الخطوة 1اختر الخيار الصحيح
الخطوة 2أضف التدريبات التي تعجبك إلى المفضلة
Don't use for in the sense of about. The chief use of for is to convey the idea of being in favour of. If we say that the teacher spoke for bad habits it's like saying that he/she spoke in favour of bad habits!
Place the preposition for before words or phrases denoting a period of time: for three days, for six weeks, for two years, for a few minutes, for a long time. Use it with any tense except the present.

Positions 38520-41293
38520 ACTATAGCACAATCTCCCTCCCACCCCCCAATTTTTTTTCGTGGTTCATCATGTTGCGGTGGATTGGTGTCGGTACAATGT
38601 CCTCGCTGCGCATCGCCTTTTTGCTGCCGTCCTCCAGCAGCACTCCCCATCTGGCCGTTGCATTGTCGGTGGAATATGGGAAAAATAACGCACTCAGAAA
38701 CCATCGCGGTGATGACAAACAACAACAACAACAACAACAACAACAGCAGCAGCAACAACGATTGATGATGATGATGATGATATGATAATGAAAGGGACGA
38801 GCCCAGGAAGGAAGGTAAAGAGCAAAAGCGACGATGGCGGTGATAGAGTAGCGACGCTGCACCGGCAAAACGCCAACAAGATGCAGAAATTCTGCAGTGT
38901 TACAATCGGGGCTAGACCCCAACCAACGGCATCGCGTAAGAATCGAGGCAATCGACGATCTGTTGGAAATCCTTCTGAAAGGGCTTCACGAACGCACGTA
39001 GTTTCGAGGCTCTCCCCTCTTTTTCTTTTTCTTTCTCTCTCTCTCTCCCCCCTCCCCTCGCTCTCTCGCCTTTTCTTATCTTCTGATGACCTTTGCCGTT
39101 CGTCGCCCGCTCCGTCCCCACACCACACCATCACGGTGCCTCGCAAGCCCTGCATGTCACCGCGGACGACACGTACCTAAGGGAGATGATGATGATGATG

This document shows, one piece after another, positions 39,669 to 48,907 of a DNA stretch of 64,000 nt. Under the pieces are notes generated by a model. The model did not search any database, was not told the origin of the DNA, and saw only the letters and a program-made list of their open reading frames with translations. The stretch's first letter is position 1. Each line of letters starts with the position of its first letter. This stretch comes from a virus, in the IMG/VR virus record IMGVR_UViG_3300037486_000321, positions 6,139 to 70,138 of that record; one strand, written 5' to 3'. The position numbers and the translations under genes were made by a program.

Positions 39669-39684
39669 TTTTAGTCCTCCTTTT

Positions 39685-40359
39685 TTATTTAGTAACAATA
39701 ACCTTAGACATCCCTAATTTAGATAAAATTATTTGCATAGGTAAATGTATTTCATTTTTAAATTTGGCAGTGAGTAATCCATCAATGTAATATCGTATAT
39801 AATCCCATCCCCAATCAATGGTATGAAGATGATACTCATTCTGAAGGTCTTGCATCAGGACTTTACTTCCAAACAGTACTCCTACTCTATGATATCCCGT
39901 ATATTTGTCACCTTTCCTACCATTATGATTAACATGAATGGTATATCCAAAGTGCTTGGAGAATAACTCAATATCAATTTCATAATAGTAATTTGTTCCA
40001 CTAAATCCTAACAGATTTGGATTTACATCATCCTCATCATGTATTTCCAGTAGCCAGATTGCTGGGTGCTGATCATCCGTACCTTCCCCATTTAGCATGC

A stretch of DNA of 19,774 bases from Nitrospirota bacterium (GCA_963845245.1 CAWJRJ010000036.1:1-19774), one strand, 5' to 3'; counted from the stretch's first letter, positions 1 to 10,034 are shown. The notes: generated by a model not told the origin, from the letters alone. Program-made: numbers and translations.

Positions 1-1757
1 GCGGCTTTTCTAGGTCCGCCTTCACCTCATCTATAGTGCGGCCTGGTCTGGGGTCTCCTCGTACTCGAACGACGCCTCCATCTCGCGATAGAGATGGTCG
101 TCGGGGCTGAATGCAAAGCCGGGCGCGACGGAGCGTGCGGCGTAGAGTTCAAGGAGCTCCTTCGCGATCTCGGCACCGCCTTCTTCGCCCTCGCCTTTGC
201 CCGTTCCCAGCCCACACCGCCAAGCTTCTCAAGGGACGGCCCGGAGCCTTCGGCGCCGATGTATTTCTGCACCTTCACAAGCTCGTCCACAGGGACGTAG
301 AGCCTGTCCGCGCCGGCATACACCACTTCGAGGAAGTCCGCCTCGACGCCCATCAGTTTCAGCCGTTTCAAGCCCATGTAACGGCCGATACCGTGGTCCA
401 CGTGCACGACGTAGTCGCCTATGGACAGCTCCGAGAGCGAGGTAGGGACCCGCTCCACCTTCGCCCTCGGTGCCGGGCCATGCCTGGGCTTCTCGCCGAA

For is often omitted. We can say: I've been here for two years or I've been here two years.
Use by (not from) after the passive form to show the doer of the action.
Use on with the days of the week or month: on Friday, on March 25, on New Year's Day. Use at with the exact time: at four o'clock, at dawn, at noon, at sunset, at midnight. Use in with a period of time: in April, in winter, in 1945, in the morning. Also at night and by day.